In 1964, recordings of The Beatles were simultaneously being released by six different record labels: Capitol, Vee Jay, Tollie, ATCO, MGM, and Swan. I don’t think this has ever happened before or since 1964. It was a rare occurrence and could have contained even another label: Decca.
Two issues were present. Capitol, EMI’s American label, passed on The Beatles in 1963 and their first album, “Please Please Me” was licensed to Chicago’s Vee Jay Records who initially released the album in early 1964 as “Introducing The Beatles.” Incidentally, Vee Jay used the same tracks for a half dozen different albums with various titles.
Although not releasing the album until 1964, Vee Jay had already issued “Please Please Me” (as The Beattles) and “From Me to You” as singles in 1963. Only “From Me to You” charted with a dismal showing at #116. By 1964, several singles were culled from “Introducing the Beatles” and issued and re-issued on Vee Jay and its subsidiary Tollie Records.
In addition, several of The Beatles’ tracks (with and without Tony Sheridan as lead vocalist) owned by Polydor were licensed to MGM and ATCO and these made their way on the charts during the height of Beatlemadia as well. Decca had originally issued “My Bonnie” by Tony Sheridan and The Beat Brothers (i.e., The Beatles) in 1962 with no success.
By September 1963, Capitol passed on another Beatles’ single – “She Loves You.” EMI licensed the record to Swan Records out of Philadelphia because Vee Jay was late in paying mechanical rights’ royalties. While “She Loves You” climbed to the top of the British charts in November 1963, Swan’s first issue of the single failed miserably.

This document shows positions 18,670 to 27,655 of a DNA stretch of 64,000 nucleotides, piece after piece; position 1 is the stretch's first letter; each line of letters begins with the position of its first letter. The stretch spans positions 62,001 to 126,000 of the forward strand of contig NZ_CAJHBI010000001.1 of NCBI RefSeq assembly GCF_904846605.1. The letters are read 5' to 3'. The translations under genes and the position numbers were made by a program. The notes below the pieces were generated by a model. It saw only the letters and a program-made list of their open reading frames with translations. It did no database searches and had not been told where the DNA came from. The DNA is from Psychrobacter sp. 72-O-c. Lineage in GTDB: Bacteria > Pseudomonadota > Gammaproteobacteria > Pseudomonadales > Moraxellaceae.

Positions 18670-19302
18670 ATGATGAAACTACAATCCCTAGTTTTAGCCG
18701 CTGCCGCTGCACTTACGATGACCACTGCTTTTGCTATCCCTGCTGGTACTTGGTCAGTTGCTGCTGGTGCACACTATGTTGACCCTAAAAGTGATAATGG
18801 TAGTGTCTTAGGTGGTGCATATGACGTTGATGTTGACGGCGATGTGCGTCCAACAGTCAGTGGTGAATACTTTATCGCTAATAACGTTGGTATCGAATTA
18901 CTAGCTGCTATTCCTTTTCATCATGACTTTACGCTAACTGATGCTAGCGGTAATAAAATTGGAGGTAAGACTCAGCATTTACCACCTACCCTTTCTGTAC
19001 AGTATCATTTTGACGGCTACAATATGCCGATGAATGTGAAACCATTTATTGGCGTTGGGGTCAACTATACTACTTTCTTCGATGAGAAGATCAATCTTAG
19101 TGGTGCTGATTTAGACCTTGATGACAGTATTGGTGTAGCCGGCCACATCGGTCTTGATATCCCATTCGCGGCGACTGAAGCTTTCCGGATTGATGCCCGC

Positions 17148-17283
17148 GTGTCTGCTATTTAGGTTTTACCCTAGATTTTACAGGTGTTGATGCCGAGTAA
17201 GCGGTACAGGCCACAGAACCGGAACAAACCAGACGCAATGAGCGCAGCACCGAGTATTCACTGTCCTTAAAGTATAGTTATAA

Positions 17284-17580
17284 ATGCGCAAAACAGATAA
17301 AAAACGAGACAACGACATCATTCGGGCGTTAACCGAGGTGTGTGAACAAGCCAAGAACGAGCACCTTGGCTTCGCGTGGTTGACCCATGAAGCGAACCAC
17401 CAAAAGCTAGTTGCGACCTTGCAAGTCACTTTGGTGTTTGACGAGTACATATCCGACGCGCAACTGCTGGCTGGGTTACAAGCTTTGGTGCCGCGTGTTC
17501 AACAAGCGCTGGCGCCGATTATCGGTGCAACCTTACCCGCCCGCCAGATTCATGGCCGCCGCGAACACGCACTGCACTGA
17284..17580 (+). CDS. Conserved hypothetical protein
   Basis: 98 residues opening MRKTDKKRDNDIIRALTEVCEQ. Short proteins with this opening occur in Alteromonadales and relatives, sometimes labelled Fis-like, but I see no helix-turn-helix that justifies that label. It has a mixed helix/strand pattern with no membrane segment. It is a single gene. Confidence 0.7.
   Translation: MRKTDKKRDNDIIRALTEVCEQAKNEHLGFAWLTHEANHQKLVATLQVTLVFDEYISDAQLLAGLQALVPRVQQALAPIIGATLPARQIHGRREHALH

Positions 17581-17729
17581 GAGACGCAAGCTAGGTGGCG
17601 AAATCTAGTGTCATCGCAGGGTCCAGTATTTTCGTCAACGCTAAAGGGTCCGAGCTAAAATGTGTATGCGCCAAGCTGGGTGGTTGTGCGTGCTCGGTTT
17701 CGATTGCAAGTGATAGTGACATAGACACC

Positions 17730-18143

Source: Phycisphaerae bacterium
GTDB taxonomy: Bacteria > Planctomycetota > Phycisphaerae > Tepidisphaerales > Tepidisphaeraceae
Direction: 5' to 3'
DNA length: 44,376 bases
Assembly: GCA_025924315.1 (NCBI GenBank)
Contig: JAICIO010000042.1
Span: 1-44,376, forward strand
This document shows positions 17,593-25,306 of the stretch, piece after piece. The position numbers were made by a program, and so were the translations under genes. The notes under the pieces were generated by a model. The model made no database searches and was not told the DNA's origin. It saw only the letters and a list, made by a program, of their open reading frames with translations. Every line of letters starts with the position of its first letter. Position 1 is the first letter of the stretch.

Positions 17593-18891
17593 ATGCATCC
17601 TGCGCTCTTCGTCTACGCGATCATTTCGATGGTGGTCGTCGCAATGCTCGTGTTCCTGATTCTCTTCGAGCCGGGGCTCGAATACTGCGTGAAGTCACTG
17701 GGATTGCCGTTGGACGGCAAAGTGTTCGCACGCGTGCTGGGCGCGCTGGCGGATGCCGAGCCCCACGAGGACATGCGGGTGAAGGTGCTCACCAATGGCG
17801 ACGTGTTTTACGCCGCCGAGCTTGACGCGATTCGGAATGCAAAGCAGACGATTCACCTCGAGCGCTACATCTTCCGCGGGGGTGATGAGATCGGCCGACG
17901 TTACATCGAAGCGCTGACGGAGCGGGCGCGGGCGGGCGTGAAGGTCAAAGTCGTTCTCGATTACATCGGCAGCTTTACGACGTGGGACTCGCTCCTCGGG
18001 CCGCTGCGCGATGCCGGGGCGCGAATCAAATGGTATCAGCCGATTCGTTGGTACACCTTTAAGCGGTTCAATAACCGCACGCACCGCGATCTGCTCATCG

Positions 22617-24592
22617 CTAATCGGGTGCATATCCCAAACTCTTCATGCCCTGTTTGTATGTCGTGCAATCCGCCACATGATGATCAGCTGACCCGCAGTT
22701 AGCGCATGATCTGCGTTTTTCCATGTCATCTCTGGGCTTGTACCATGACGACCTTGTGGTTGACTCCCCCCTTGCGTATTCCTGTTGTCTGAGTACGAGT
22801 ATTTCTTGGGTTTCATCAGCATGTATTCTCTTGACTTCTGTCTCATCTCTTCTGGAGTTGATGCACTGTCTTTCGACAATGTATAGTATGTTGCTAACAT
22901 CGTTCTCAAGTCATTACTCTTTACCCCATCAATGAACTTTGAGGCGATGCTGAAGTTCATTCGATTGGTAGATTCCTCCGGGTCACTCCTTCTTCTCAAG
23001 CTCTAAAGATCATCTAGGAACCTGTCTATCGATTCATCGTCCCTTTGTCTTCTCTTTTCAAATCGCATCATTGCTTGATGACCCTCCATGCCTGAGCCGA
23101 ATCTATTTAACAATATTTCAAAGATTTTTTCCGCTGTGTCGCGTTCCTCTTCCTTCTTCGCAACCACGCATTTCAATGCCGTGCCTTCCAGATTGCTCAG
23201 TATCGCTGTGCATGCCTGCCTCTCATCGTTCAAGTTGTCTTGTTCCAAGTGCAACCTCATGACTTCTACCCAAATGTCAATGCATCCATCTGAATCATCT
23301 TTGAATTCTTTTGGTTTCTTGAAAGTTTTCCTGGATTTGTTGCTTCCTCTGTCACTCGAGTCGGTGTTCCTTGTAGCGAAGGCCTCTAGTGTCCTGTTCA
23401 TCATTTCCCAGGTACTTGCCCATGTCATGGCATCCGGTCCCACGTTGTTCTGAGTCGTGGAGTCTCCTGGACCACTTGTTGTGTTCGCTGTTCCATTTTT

That is until Beatlemania struck and Swan re-released “She Loves You” on January 25, 1964. By this week 50 years ago, “She Loves You” was solidly at the #3 position on the Hot 100. When “I Want to Hold Your Hand” slid back down the charts after being #1 for seven weeks, “She Loves You” replaced it as the number one American single for two weeks.
In order to capitalize on Capitol’s misfortune of passing on “She Loves You,” Swan released a promo version of the flip side, “I’ll Get You,” in April 1964; but, with radio being inundated with other Beatles’ product, the song failed to gain much airplay and “She Loves You”/“I’ll Get You” was not a double sided hit like “I Want to Hold Your Hand”/“I Saw Her Standing There.”
On May 21, 1964, Swan also released the German version of “She Loves You” titled “Sie Lieb Dicht.” Swan argued that since EMI had licensed “She Loves You” for the American release that the German version was theirs as well. EMI acquiesced. It too was backed by “I’ll Get You.” “Sie Lieb Dicht” stalled on the US charts at #97.
Although Capitol was forbidden to release “She Loves You” as a single for two years, it appeared on “The Beatles’ Second Album,” which debuted on April 11, 1964. “Yeah, Yeah, Yeah” and the rest is Beatles history.